The Seers torture Herrick. They refuse to believe his story of a millennia-long quest. They remove their ceremonial masks to reveal strange, metallic faces.
As the ore cart approaches the Citadel, the automated system tips the contents of each cart into a crusher, including the Doctor and Leela...
The Doctor and Leela hang onto a ledge by their fingertips and are rescued by the R1C crew. Jackson agrees to hold off the guards while the Doctor's party head for the Oracle.
In the Citadel, the Seers suggest letting Herrick have the race bank cylinders, since they are of little value and not worth the risk. The Oracle releases the cylinders and offers to let Jackson have them if he will leave. Jackson agrees and takes the cylinders back to his ship. The Doctor speaks to the Oracle. He recognises it as a deranged computer programmed to protect the race banks at all costs; therefore the cylinders given to Jackson must have been fakes. He takes the real ones.
Jackson prepares his ship for launch but stops when K9 identifies his two cylinders as fission grenades capable of destroying a small planet. The Doctor takes the grenades back into the tunnels, where he encounters Rask, sent to retrieve the race banks. The Doctor hands over the grenades instead, and they are returned to the Oracle chamber. The Doctor, Leela and Idas help the Trogs escape the tunnels and convince Jackson to take them with him, since they are the descendants of the P7E crew.
The R1C takes off before the Oracle realises the real race banks are missing. When the grenades explode, they destroy the planet. The explosion is enough to propel the underpowered R1C clear of the nebula. The ship heads for Minyos II, a mere 370 light years away. As they leave, the Doctor calls the captain "Jason". He has to explain to Leela about the legend of the Argonauts. He wonders if it is also a premonition.
- Doctor Who - Tom Baker
- Leela - Louise Jameson
- Voice of K9 - John Leeson
- Jackson - James Maxwell
- Herrick - Alan Lake
- Orfe - Jonathan Newth
- Tala - Imogen Bickford-Smith
- Rask - James Marcus
- Tarn - Godfrey James
- Idmon - Jimmy Gardner
- Idas - Norman Tipton
- Guard Klimt - Jay Neill
- Ankh - Frank Jarvis
- Lakh - Richard Shaw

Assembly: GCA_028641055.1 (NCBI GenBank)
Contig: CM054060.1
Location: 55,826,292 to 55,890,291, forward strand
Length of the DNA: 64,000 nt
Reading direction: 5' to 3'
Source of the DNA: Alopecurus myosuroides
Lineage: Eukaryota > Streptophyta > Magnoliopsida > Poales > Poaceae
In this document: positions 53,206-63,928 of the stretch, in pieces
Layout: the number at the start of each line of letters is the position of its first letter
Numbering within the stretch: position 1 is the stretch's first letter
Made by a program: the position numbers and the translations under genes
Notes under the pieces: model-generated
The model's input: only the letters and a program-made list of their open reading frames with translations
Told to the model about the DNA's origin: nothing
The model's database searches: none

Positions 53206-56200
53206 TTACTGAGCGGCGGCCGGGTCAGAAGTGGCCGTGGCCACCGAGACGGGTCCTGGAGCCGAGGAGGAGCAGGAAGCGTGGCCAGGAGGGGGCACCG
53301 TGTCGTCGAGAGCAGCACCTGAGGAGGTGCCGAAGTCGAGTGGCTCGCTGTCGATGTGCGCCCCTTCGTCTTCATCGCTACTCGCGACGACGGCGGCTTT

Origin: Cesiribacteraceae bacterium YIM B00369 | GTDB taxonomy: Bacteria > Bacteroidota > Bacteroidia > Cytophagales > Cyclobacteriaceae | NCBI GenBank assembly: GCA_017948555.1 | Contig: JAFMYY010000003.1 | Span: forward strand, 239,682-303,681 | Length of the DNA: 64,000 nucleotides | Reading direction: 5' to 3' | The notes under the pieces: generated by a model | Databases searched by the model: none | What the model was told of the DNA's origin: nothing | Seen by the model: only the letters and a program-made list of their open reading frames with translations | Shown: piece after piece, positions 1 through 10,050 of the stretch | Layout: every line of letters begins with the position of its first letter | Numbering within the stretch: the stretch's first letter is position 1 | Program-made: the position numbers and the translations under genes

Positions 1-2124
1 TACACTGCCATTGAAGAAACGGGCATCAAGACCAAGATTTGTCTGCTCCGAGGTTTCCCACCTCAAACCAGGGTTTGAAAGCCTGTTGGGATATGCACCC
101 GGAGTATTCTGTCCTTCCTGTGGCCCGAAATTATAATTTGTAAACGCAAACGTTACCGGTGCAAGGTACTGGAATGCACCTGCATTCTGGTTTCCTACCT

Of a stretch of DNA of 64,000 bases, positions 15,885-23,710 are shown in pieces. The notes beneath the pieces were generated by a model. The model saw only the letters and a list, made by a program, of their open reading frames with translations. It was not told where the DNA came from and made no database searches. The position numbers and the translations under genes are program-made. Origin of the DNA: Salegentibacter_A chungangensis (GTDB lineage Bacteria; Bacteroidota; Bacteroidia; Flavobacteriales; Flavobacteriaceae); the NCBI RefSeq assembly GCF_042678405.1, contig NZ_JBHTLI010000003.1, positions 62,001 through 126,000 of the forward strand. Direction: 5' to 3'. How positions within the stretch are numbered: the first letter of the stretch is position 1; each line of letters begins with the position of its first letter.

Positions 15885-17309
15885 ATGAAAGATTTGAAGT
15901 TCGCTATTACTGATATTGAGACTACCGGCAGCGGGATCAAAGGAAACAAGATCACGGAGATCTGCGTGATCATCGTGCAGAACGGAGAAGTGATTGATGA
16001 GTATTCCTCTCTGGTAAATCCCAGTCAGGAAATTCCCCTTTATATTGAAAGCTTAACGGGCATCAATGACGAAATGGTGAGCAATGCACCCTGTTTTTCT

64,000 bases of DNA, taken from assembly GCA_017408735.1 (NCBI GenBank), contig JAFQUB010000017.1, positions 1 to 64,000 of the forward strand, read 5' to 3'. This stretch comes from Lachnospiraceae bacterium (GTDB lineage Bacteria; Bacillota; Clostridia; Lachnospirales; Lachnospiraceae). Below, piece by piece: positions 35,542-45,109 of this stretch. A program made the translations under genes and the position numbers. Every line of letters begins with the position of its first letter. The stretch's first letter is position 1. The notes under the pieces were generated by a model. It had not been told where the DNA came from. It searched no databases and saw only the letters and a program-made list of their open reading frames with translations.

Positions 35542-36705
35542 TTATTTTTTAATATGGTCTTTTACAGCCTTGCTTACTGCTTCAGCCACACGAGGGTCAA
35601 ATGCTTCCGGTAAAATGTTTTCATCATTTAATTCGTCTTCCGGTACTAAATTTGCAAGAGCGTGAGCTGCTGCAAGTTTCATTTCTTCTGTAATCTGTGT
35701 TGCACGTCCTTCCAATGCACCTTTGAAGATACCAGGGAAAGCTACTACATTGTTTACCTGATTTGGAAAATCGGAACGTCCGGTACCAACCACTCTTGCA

- Naia - Stacey Tendeter
- Voice of the Oracle - Christine Pollon
- Assistant Floor Manager - Gary Downie
- Costumes - Rupert Jarvis
- Designer - Dick Coles
- Electronic Effects - A.J. Mitchell
- Film Editor - Richard Trevor
- Incidental Music - Dudley Simpson
- Make-Up - Cecile Hay-Arthur
- Producer - Graham Williams
- Production Assistant - Mike Cager
- Production Unit Manager - John Nathan-Turner
- Script Editor - Anthony Read
- Special Sounds - Dick Mills
- Studio Lighting - Mike Jefferies
- Studio Sound - Richard Chubb
- Theme Arrangement - Delia Derbyshire
- Title Music - Ron Grainer
- Visual Effects - Richard Conway
- The Doctor has been to Aberdeen and Blackpool.
- The Doctor asks Leela if she has heard of the Flying Dutchman.
- Several Trogs were killed in tunnel seven during a recent "skyfall".
- The Minyan spacecraft set turned out to be more expensive than anticipated, so almost all other scenes were created with CSO.
- The story makes frequent allusion to the story of Jason and the Argonauts and other Greek myths, including the similar naming of various characters: Jackson/Jason, Herrick/Heracles, Tala/Atalanta, Orfe/Orpheus, Minyans/Minoans, P7E/Persephone, R1C/Argosy (though the word argosy is unconnected with the Argo, Jason's ship).
- This story had the working title of Underground.
- The DVD production notes point out that all four episodes ran short of their allotted running time, forcing the use of extended and repeated shots for padding. Parts two and three, in particular, were so much in need of padding that reprises much longer than usual were used in both.
- Also according to the production notes, the recently released Star Wars influenced certain aspects of the production, especially when it was learned that the film would be released in the UK ten days before Underworld was scheduled to air.
- In the original script, Leela was to scream when overwhelmed by the gas in the second episode. Louise Jameson declined to do this, pointing out that it was out of character for Leela. (INFO: Underworld)
- Part one was broadcast only a few days after the Terry Nation-created series Blake's 7 debuted. Composer Dudley Simpson worked on both shows and, according to the DVD production notes, sneaked a reference to the Blake's 7 theme music into the score for the Underworld episode.
- The Radio Times programme listing for part one was accompanied by a black and white photograph of the Doctor and Herrick, with the accompanying caption, "When the Tardis materialises in a spaceship, Dr. Who becomes involved with astronaut Herrick (Alan Lake) and his eternal quest: 6.25 p.m."